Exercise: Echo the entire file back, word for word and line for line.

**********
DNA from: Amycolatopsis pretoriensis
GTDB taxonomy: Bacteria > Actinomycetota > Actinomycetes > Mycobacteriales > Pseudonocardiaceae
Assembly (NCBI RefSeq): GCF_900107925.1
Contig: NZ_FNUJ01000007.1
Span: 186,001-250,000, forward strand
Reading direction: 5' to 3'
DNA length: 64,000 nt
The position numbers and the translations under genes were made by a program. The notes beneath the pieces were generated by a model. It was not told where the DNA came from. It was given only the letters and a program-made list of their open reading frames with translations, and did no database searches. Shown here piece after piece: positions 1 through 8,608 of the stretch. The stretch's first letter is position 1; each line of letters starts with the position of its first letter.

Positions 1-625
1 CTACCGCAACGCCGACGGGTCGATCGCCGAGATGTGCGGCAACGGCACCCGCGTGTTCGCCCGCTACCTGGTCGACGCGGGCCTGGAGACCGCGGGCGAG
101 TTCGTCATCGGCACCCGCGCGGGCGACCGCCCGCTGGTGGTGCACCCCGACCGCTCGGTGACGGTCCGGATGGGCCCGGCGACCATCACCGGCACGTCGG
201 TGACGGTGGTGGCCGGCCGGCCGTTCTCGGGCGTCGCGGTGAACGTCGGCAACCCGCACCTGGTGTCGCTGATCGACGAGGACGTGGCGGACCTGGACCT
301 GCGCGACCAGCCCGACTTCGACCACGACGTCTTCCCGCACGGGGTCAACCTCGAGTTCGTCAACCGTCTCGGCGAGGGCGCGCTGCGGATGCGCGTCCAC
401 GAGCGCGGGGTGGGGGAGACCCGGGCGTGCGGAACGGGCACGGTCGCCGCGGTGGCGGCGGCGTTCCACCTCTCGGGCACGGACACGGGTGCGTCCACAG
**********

DNA from: Amycolatopsis pretoriensis
GTDB taxonomy: Bacteria > Actinomycetota > Actinomycetes > Mycobacteriales > Pseudonocardiaceae
Assembly (NCBI RefSeq): GCF_900107925.1
Contig: NZ_FNUJ01000007.1
Span: 186,001-250,000, forward strand
Reading direction: 5' to 3'
DNA length: 64,000 nt
The position numbers and the translations under genes were made by a program. The notes beneath the pieces were generated by a model. It was not told where the DNA came from. It was given only the letters and a program-made list of their open reading frames with translations, and did no database searches. Shown here piece after piece: positions 1 through 8,608 of the stretch. The stretch's first letter is position 1; each line of letters starts with the position of its first letter.

Positions 1-625
1 CTACCGCAACGCCGACGGGTCGATCGCCGAGATGTGCGGCAACGGCACCCGCGTGTTCGCCCGCTACCTGGTCGACGCGGGCCTGGAGACCGCGGGCGAG
101 TTCGTCATCGGCACCCGCGCGGGCGACCGCCCGCTGGTGGTGCACCCCGACCGCTCGGTGACGGTCCGGATGGGCCCGGCGACCATCACCGGCACGTCGG
201 TGACGGTGGTGGCCGGCCGGCCGTTCTCGGGCGTCGCGGTGAACGTCGGCAACCCGCACCTGGTGTCGCTGATCGACGAGGACGTGGCGGACCTGGACCT
301 GCGCGACCAGCCCGACTTCGACCACGACGTCTTCCCGCACGGGGTCAACCTCGAGTTCGTCAACCGTCTCGGCGAGGGCGCGCTGCGGATGCGCGTCCAC
401 GAGCGCGGGGTGGGGGAGACCCGGGCGTGCGGAACGGGCACGGTCGCCGCGGTGGCGGCGGCGTTCCACCTCTCGGGCACGGACACGGGTGCGTCCACAG